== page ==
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How is Duke Orsino's version of love strange in Shakespeare's Twelfth Night?

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fouey12 | Student | eNotes Newbie

Posted October 1, 2011 at 6:41 AM via web

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How is Duke Orsino's version of love strange in Shakespeare's Twelfth Night?

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Tamara K. H. | Middle School Teacher | (Level 1) Educator Emeritus

Posted September 4, 2013 at 1:17 AM (Answer #2)

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One reason why Duke Orsino's version of love is strange is because it is not really genuine love, but rather more of an obsession. In fact, he is really more in love with the idea of the self-satisfaction he can gain from love rather than in love with Olivia, making his love a self-love rather than a genuine love for Olivia. We can see both the obsessiveness and true selfish nature of his love in the very opening scene. For one thing, all of his speeches in this scene reflect more on himself and the pain he is experiencing through love rather than on Olivia. One speech in particular that reflects more on himself rather than on Olivia is a speech in which he likens his own heart to a deer, or hart, that is being mercilessly hunted by his desires for Olivia, and he also likens his desires for Olivia to fierce, cruel hunting dogs, as we see in his lines:

O, when mine eyes did see Olivia first,
Methought she purg'd the air of pestilence!
That instant was I turn'd into a hart;
And my desires, like fell and cruel hounds,
E'er since pursue me. (I.i.20-24)

While on the surface these lines appear to be a praise of Olivia and a declaration of his love for her, the truth is that her name only shows up once. Instead, this passage is really full of the words "I," "me," and "my," which appear five times collectively. The fact that this passage is so heavily focused on himself shows us that his love for Olivia is not genuine love and really more of a love for self-satisfaction. He is only interested in how experiencing love can benefit him, such as sexual satisfaction. In addition, the passage shows us that he is absolutely obsessed with the pain his feelings are causing him, rather than accepting her rejection and allowing himself to move on, showing us again that he is not obsessed with Olivia so much as he is obsessed with the idea of being in love with Olivia.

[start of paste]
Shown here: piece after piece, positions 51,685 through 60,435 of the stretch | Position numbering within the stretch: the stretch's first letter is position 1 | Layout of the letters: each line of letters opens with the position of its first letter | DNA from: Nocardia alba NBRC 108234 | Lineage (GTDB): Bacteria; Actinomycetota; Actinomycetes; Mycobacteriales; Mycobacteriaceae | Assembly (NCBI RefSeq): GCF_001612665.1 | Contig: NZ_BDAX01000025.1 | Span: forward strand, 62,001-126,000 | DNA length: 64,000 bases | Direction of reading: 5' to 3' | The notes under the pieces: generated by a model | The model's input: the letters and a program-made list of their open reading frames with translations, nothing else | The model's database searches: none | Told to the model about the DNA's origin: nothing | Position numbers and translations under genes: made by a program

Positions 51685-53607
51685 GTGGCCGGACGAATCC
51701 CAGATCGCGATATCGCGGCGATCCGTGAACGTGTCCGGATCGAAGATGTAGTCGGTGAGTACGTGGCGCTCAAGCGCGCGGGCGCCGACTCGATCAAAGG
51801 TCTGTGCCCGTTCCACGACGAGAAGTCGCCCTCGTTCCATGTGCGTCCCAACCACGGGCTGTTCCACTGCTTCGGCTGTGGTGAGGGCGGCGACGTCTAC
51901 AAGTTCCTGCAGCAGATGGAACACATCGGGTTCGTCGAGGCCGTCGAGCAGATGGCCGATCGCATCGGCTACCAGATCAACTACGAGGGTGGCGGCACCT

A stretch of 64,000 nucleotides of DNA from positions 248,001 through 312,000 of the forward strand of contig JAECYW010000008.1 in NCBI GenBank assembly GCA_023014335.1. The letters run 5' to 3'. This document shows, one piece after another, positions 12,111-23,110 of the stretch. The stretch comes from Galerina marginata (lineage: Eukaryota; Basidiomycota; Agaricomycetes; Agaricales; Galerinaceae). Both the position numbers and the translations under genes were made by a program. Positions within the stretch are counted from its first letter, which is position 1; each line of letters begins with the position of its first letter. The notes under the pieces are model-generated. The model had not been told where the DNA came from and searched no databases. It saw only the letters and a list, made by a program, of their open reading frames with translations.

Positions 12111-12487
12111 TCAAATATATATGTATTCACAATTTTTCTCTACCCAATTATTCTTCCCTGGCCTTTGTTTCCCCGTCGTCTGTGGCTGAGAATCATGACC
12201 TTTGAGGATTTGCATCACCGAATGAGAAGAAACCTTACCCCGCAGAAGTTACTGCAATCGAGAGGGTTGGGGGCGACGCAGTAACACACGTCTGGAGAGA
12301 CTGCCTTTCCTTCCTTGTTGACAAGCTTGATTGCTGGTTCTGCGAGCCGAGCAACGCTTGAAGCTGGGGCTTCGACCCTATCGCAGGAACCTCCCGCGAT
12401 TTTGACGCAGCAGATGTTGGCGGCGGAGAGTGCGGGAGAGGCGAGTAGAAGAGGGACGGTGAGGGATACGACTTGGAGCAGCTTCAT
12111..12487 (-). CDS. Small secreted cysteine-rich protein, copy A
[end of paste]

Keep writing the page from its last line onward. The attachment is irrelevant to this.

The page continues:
Hence we see that Orsino's love is strange because, not only is it an obsession rather than genuine love, it's an obsession over self-gratification, showing us just how much his love for Olivia isn't real love at all.

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msfuryal | Student, Graduate | (Level 2) eNoter

Posted March 19, 2012 at 3:57 PM (Answer #1)

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Shakespeare was a great writer. Though little is known about his personal life, each of his literary work is appreciated and adored.

Twelfth night is a romantic comedy written in a festive mood. The common mtif in Twelfth night is self deception and folly. Some of the characters voluntarily delude themselves , others are betrayed by their in born folly.

Orsino is also blinded by his image as an ardent but despairing lover that he is maimed by his obssession.

we see him first as he indulgesthis obssession with his famous speech on music as food of love, however lovely this speech may seem to the ear , reveals the speaker as a narcissistic  fool.

Orsino tells Viola--

FOR SUCH I AM ALL TRUE LOVERS ARE:

UNSTAID AND SKITTISH IN ALL MOTIONS ELSE

SAVE IN THE CONSTANT IMAGE OF THE CREATURE

THAT IS BELOV'D

in reality he loves the idea of being in love. his love is an illusion, he is actually in love with himself.

he is a victim of deception caused   by himself.even though he is unmolested in his folly, he deserves the same punishment as molvolio.

the proper pairing off of lovers signifies release from labyrinthine misconception. But the ease with which Orsino shifts his 'fancy' from Olivia to Viola is evidence of his fake obssession.

infact Orsino was a sentimentalist who preferred the comfort of his own illusions to the dangers of candid self- appraisal.

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